German far-right party wins lawsuit against domestic intelligence agency

BfV GermanyGermany’s largest far-right party, Alternative for Germany, has won a lawsuit against the country’s domestic intelligence agency, which is now barred from collecting intelligence on the group’s activities. Known by its German initials AfD, which stand for Alternative für Deutschland, the party was founded in 2013 on an anti-immigration, Eurosceptic, German-nationalist, and in some cases pro-Russian, platform. In 2017 it became the third-largest political party in the country after winning 94 seats in the Bundestag, Germany’s federal parliament. Since the two leading parties formed a governing alliance, the AfD is currently Germany’s official parliamentary opposition.

Last year, however, government officials warned that elements within the AfD were actively organizing to subvert the German constitution and expressed concern about the AfD’s political views. In January of this year, the Office for the Protection of the Constitution (BfV), Germany’s primary domestic security agency, publicly announced that it would designate the AfD as a “test case” organization. According to German law, a group or organization can be designated as a “test case” when it displays “extremist elements” in its behavior, which may indicate that it “poses a threat to the constitutional order”. Once a group or organization is designated as a “test case”, the BfV is legally permitted to monitor open-source information about it. It is not allowed to resort to other methods of intelligence collection, including conducting human intelligence operations, employing informants, etc.

Shortly after the BfV disclosed the AfD’s “test case” designation, the far-right party sued the security agency, claiming that its “test case” designation amounted to public defamation. On Tuesday, Cologne’s Administrative Court ruled that the BfV had unfairly designated the AfD as a “test case” by relying on little more than “fragments of suspicion”. The court also found that the public designation of the AfD as a “test case” had unfairly defamed the party and could have a serious negative effect on its electoral performance by giving “a negative public impression”. The court decision is seen as a major symbolic victory for the far-right party ahead of several regional elections this year, in which the AfD hopes to defeat Chancellor Angela Merkel’s center-right Christian Democratic Union.

Author: Joseph Fitsanakis | Date: 27 February 2019 | Permalink

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German chancellor inaugurates world’s largest spy agency headquarters in Berlin

BND GermanyThe chancellor of Germany has officially inaugurated the largest headquarters of any spy agency in the world. Last Friday, Angela Merkel led the public ceremony that marked the opening of the Zentrale des Bundesnachrichtendienstes, which is the new headquarters of the German Federal Intelligence Service. Known by the initials BND, the agency operates as Germany’s primary foreign intelligence service. It employs close to 7,000 people in more than 300 locations around the world, and its annual budget is approximately €1 billion ($1.13 billion).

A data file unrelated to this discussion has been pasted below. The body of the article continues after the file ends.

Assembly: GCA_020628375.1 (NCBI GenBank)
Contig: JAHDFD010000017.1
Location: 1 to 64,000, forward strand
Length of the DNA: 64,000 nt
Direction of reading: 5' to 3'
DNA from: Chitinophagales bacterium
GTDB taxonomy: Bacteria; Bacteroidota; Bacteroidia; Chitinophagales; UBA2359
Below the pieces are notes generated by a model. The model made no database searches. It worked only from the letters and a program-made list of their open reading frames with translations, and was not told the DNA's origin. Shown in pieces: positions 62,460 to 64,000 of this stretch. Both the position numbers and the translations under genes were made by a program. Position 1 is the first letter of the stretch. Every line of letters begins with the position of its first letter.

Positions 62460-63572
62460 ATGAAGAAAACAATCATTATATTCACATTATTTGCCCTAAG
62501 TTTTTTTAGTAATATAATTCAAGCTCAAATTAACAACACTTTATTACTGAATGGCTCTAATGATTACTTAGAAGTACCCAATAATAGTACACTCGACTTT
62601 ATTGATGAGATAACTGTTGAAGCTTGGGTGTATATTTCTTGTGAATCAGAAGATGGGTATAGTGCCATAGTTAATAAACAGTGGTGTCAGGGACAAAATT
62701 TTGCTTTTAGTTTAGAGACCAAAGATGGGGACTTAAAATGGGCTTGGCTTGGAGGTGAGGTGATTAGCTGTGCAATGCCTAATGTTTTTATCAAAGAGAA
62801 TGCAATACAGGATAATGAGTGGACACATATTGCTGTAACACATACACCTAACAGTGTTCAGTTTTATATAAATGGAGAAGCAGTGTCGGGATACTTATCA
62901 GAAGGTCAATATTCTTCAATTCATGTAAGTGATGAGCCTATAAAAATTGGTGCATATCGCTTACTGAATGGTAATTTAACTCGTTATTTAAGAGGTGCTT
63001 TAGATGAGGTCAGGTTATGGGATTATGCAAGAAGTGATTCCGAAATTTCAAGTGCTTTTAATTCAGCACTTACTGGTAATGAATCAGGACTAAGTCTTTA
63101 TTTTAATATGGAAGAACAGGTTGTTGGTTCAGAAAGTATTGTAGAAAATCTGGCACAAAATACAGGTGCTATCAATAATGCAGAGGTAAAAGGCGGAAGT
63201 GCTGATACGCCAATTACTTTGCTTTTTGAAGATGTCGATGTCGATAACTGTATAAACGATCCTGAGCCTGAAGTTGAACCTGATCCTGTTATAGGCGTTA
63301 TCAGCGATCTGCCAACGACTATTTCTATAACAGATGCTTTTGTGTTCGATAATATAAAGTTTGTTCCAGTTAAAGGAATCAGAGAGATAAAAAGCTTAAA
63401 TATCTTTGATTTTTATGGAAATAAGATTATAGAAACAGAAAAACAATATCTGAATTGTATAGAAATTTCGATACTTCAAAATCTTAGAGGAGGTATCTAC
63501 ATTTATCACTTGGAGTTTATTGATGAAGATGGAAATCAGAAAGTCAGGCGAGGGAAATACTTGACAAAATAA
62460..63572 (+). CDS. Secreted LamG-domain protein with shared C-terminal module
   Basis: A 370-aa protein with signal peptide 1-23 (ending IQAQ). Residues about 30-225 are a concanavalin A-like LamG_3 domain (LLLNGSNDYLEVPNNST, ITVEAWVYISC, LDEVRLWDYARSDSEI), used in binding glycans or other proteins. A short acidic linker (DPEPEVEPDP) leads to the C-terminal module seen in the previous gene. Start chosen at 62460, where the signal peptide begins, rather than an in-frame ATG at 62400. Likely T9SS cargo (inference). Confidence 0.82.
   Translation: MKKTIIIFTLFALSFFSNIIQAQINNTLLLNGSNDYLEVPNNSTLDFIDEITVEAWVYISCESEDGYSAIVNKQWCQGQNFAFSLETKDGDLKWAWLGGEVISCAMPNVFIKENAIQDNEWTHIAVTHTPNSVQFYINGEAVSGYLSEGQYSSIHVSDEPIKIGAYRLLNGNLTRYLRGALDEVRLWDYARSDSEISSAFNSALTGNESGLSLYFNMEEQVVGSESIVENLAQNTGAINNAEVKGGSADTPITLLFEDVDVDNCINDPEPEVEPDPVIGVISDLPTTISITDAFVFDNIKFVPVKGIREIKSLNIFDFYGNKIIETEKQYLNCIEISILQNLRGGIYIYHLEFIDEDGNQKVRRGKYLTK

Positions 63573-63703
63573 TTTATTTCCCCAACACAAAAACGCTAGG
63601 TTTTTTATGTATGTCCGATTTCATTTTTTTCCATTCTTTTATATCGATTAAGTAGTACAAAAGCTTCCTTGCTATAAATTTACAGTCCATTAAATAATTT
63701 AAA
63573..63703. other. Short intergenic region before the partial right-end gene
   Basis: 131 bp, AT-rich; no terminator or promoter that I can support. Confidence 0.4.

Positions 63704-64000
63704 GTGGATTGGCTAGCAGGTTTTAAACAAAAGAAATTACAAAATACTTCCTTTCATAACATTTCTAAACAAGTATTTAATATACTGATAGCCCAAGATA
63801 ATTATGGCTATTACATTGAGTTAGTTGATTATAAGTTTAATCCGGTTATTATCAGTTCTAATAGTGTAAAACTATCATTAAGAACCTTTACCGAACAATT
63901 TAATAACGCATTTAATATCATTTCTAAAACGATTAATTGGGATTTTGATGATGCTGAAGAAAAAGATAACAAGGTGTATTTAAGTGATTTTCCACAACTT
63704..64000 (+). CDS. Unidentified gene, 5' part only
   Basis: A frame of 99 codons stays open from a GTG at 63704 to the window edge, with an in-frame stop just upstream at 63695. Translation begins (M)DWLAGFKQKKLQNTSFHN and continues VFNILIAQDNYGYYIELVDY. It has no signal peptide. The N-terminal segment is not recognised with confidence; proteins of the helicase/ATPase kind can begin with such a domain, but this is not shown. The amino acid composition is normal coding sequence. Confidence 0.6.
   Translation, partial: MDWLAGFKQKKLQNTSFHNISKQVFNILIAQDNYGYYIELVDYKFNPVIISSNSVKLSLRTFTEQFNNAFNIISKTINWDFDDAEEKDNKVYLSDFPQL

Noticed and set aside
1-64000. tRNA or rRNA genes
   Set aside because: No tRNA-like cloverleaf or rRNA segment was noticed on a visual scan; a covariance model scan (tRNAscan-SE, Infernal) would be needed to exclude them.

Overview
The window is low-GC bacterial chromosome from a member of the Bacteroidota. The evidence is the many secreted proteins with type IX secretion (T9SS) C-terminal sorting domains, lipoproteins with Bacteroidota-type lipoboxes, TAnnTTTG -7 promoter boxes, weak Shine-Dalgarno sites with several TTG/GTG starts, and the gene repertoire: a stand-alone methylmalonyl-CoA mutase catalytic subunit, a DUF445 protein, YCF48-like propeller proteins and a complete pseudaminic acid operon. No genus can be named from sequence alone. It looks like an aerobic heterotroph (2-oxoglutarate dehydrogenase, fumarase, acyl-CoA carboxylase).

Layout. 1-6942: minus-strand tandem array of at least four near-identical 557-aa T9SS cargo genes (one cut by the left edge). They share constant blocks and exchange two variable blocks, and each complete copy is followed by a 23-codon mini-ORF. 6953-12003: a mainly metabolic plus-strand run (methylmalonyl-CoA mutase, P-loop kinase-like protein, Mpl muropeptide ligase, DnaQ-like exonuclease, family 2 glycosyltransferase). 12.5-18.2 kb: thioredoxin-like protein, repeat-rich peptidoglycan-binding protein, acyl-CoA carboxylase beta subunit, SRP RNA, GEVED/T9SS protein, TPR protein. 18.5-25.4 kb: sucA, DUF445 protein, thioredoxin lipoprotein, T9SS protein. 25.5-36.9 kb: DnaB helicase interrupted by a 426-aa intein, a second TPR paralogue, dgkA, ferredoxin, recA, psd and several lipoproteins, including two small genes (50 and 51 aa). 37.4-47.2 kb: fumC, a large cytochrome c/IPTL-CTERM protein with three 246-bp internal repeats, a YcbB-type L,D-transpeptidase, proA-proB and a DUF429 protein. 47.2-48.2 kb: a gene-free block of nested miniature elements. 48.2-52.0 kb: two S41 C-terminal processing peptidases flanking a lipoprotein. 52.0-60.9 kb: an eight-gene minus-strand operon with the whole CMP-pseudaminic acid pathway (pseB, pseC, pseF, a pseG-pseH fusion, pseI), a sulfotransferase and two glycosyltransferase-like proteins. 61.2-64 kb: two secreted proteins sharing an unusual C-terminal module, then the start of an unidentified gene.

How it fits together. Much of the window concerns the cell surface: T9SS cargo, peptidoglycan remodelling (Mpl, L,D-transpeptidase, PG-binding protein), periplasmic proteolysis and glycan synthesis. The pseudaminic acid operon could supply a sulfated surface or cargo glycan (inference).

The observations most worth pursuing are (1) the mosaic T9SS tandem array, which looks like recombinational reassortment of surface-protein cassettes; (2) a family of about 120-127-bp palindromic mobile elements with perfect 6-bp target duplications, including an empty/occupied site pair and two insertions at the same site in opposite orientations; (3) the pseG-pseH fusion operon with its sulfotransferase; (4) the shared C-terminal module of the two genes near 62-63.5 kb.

Until recently, the BND was headquartered in the outskirts Munich, in the southern German state of Bavaria. But as of last week, the spy agency has officially moved to its new headquarters in downtown Berlin. The massive new complex is located in the German capital’s affluent Mitte district, just a stone’s throw from a section of what used to be the Berlin War —a major symbol of the Cold War. The new complex spans 3 million sq. ft., making it the largest headquarters of any intelligence agency in the world. The United States Central Intelligence Agency’s headquarters at Langley, Virginia, comes a close second. Construction on the site in Mitte began in 2006 and was initially scheduled for completion in 2011, but was finally finished in 2017, 12 years after it began. It cost approximately €1 billion ($1.13 billion). British newspaper The Guardian reports that the new complex consists of 20,000 tons of steel and has 14,000 windows and 12,000 doors. The land on which the new BND headquarters is built used to be the site of police barracks, until it was heavily damaged by bombing carried out by the Allied forces in 1945. Following the partition of Germany, East German authorities built a sports complex and stadium on the site, which was demolished in 1999, in preparation for Germany’s unsuccessful bid to host the 2000 Summer Olympic Games.

According to reports in the German media, just over 3,000 BND employees have already relocated from Munich to the new BND headquarters, while another 800 are expected to relocate there in the coming year. During her speech on Friday, Chancellor Merkel said that the world was becoming “increasingly confusing”, which made the need for a “strong and efficient [German] foreign intelligence service […] more urgent than ever”. Interestingly, the new complex features a sizeable visitor’s center that is open to the public, making the BND the world’s first foreign intelligence agency with a public-access visitors’ facility.

Author: Ian Allen | Date: 13 February 2019 | Permalink